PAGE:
Theory-Based Approach to Goal Setting
Background: Goal setting is accepted 'best practice' in stroke rehabilitation in the United Kingdom however; there is no consensus about what the key components of goal setting interventions are or how they should be optimally delivered in practice.
Methods: The Medical Research Council (MRC) framework for developing and evaluating complex interventions guided the development and conduct of a programme of research which included the following studies:
a review of the literature to identify theories of behaviour change with most potential to inform goal setting practice;
a causal modelling exercise to map identified theoretical constructs onto a goal setting process and convening of a multi-disciplinary Task Group to develop the theoretical process into a Goal setting and Action Planning (G-AP) practice framework
a process evaluation of the G-AP framework in one community rehabilitation team and
a UK wide survey to investigate the nature of services providing community based stroke rehabilitation across the UK and what goal setting practice is in these settings in order to understand the context into which an evaluation of the G-AP framework could be introduced.
Results: The review of the literature identified three theories of behaviour change that offered most potential to inform goal setting practice: Social Cognitive Theory, Health Action Process Approach and Goal Setting Theory. These theories contained constructs directly relevant to the goal setting practice: self-efficacy, outcome expectancies, goal attributes, action planning, coping planning and appraisal and feedback. The causal modelling and Task Group exercise:
informed development of the G-AP framework into a four stage, cyclical process
proposed mechanisms of action and
predicted outcomes G-AP was likely to impact on.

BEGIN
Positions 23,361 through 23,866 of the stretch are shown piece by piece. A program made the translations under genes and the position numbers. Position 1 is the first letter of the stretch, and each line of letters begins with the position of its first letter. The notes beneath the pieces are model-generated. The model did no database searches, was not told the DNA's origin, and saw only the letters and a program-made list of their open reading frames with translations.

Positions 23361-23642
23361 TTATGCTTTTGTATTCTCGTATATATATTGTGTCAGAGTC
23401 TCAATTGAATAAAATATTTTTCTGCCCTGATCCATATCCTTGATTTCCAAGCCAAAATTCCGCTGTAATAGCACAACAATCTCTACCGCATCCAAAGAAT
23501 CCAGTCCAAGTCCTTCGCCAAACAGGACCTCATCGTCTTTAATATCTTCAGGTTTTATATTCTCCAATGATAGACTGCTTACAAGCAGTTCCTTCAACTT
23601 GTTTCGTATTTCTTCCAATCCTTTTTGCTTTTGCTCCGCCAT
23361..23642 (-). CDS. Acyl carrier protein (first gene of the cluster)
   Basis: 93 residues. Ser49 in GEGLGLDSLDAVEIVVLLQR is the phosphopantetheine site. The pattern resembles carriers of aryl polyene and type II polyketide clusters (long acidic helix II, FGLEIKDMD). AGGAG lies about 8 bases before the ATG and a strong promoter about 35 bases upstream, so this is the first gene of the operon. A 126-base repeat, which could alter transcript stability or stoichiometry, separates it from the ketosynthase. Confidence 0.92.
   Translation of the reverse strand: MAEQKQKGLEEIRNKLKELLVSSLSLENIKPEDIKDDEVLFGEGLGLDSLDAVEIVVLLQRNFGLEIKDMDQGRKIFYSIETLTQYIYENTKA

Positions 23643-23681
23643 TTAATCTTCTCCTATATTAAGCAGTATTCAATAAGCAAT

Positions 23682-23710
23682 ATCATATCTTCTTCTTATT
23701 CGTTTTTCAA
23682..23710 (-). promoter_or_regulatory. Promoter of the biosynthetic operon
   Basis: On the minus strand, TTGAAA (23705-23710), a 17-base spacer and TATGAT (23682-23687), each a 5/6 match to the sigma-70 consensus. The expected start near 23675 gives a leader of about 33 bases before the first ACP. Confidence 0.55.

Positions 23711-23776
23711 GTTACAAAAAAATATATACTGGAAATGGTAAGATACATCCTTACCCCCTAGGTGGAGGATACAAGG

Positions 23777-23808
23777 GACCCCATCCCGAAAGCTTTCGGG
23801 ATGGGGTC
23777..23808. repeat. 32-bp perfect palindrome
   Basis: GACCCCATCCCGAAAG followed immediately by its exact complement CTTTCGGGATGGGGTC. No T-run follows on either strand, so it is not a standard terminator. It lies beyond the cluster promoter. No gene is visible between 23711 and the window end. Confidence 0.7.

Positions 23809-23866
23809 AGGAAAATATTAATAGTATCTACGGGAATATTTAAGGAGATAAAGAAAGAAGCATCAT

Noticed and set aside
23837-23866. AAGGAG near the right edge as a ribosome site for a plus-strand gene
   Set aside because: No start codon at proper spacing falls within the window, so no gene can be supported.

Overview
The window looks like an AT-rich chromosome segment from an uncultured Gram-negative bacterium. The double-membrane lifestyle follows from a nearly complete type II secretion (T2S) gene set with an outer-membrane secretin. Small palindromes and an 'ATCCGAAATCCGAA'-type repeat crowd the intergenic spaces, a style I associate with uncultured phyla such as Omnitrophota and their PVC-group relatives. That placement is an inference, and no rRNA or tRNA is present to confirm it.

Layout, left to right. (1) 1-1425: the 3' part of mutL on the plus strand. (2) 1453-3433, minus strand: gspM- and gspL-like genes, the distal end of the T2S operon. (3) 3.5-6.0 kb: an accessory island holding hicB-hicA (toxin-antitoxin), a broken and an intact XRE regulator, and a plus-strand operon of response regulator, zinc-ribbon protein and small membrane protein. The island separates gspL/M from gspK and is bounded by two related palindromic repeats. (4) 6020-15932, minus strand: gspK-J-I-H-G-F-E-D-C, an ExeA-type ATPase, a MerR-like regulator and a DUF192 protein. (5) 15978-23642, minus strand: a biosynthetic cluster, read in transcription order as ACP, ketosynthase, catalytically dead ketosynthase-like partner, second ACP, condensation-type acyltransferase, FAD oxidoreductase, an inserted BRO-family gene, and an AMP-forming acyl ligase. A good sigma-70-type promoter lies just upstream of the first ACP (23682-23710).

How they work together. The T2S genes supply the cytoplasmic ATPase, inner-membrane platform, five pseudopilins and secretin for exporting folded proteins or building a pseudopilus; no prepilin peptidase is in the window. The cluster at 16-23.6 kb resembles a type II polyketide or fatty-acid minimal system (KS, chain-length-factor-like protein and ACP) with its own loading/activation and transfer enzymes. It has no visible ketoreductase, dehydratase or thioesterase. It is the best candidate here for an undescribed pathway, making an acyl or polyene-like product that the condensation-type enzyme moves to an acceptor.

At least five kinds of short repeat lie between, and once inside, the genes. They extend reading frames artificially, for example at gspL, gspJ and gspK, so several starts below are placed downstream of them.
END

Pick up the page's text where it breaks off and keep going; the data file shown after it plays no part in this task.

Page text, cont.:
The process evaluation suggested that each stage of the G-AP framework had a distinct purpose and made a useful contribution to the process. Overall, G-AP was acceptable and feasible to use but implementation of novel aspects of the framework was inconsistent and health professionals had concerns about the potential impact of unmet goals on patients' wellbeing. Patient reports suggested that
the experience of goal non-attainment could facilitate adjustment to limitations resulting from stroke and
feeling involved in the goal setting process can incorporate both patient-led and professional-led approaches.
The survey findings highlighted the variability that exists in community based stroke rehabilitation services in the UK. Goal setting is reportedly used with all or most stroke survivors in these services; however, practice is variable and may be sub-optimal.
Conclusions: GAP has been explicitly developed to guide health professionals through a systematic, theoretically based and patient centred goal setting process in community based stroke rehabilitation. G-AP is a cyclical process that that has four key stages, proposed mechanisms of action and has shown promise as an acceptable, feasible and clinically useful framework to guide goal setting practice. The complexity that exists within community based stroke rehabilitation services, and the variability in usual goal setting practice used within them, should be considered when designing a study to evaluate the effectiveness of G-AP in routine practice.